Are you foolish enough to move your horse across the country to join you during grad school, a time that’s full of anxiety and oftentimes responsible for bringing out the worst of your personality? Then this post is for you!
1. Pick a state where it’s impossible to find a boarding situation similar to what he’s been used to for 11.5 years.
Over ten hours of turnout? A predominant diet of grain? How about a life full of equine friends he can play with and interact with in pasture? Throw all of that away, and send your dreams to California! There you won’t be discouraged by your limited boarding budget, because the reality is that no amount of money can buy you the type of boarding situation your horse desires. Confidently choose a nice barn with a knowledgable barn owner/trainer, plant your horse there and expect him to deal with it because it’s the best that you can do.
2. Get less writing done than you should, because you’re spending 3 hours a day driving and spending time at the barn.
That horse isn’t going to exercise and turn out himself! Since you’re now 100% responsible for his exercise, entertainment and mental stimulation, change the 3-4 day a week barn schedule you’ve enjoyed for the past 20 years of your riding life and up that to six days a week, no exceptions. Definitely guilt yourself if you can’t go out one day, because you’re responsible for your horse’s happiness. Bang your hands against the steering wheel when you’re stuck in traffic on the way home from the barn, and can see your productivity slip with each stop on the freeway. Give yourself a hard time if going to the barn feels like a chore, because having a horse is a luxury and you should enjoy every second of it!
3. Think everything is okay for the first two weeks he behaves perfectly, and then laugh at your foolishness.
Guess what? He finally figured out he’s not at the world’s most boring horse show. And he is not pleased.
4. Walk into your trainer’s office and dump all your adult amateur horse owner worries on her at once.
He dropped weight. He needs more alfalfa & lunch. He’s gained weight, but he’s too fresh now. He’s peeing all the time. He still won’t drink from the auto waterer. His winter coat has grown back 2x as fast as it ever has before. He’s lonely. The farrier isn’t happy with his feet. He needs a lighter weight blanket. He needs a different kind of hay. He probably needs his owner to send him back to Texas where he was happy.
5. Exploit your guilt by buying your horse things he cares nothing about.
All the fly products (since you had no idea how bad the flies were in California). A new halter. New liniment. New skin care. Hoof products to convince farrier you’re not really a neglectful owner. Two bags of treats. And of course the new blanket, because a no fill nylon turnout leaves him sweating at 7pm before the temperatures drop but the cotton stable sheet will supposedly keep him from shivering until he turns into a wooly mammoth.
6. Sit through so many spooks, that you’re no longer afraid of horses spooking.
Here is a list of things your previously bombproof, been there done that horse will spook at in California: Stacked bags of shavings by the in-gate, horses walking on the trail by the barn, horses lunging in the other ring, horses trotting in the other ring, people walking around the property, ponies, wind rustling leaves on the ground, wind blowing leaves to the ground, a freshly watered & drug arena, retaining walls, trailers who are neither hitched up nor moving, jumps set above 3′, nothing at all.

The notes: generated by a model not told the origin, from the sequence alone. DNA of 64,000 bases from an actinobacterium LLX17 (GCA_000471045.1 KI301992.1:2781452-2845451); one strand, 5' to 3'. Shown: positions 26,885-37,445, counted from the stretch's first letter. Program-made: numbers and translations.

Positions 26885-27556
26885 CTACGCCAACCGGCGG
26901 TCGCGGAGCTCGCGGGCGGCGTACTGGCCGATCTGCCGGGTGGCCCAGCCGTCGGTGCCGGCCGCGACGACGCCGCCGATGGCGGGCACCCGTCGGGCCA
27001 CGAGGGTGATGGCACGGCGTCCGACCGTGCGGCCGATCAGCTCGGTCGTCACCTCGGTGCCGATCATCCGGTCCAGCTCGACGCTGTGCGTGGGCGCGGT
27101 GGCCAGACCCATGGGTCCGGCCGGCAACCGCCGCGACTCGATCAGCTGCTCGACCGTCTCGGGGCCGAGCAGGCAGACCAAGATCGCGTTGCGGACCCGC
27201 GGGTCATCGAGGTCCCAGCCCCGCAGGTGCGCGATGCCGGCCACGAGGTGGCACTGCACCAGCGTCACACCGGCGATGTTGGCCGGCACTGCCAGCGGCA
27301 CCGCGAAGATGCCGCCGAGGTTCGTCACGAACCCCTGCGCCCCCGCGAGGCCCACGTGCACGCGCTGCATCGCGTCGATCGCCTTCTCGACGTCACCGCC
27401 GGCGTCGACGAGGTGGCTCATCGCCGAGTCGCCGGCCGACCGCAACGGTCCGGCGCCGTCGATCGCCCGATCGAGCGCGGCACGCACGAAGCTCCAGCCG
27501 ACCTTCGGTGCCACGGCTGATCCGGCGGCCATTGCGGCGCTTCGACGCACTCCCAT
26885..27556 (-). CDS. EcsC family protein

7. Have long, internal debates about when or how you should treat for ulcers.
No really — does anyone have a cost effective suggestion besides GastroGard?
8. Put your life in your own hands, and ride in the neck rope after he’s had a day off.
Pros – started off super calm and chill. Cons – almost got run away with at the canter.
9. Plan a one month trip to Texas & North Carolina to GTFO of California, and put your horse in full training while your gone.
Use phrases to your trainer like, “Please help” and “You’re the expert.” Tell her that your only goal right now is to get him settled and happy, and appreciate any tips she has to teach your horse that turnouts are for bucking & playing (as opposed to when you are riding) or what scheduled rotation of riding/turnout/lunging is best for his overall mood. Fork over money you don’t have for this service, because you can’t stand the thought of him never making it out of his stall and tiny paddock for the almost 30 days that you’ll be gone.
10. Remember he didn’t ask for any of this, and be patient.
As far as he’s concerned, things were just fine at the old barn and he has no idea the choice is either spend two to three years without his friend (… at least I used to be his friend) in Texas or adjust to the way things are in California. Remember how long it took you to adjust to this new state and new life, and realize that it comes down to it — you’re not totally adjusted just yet. Be patient with him. Still groom his itchy spots even though he doesn’t relax and make the faces as much as he used to. Don’t yank at the reins or pop him on the shoulder when he spooks at the bags of shavings… again. Don’t think about how easy it would have been to sell him in Texas before you ruined him with this move. Instead, remember how much he helped you through the worst of your grief, and keep trying.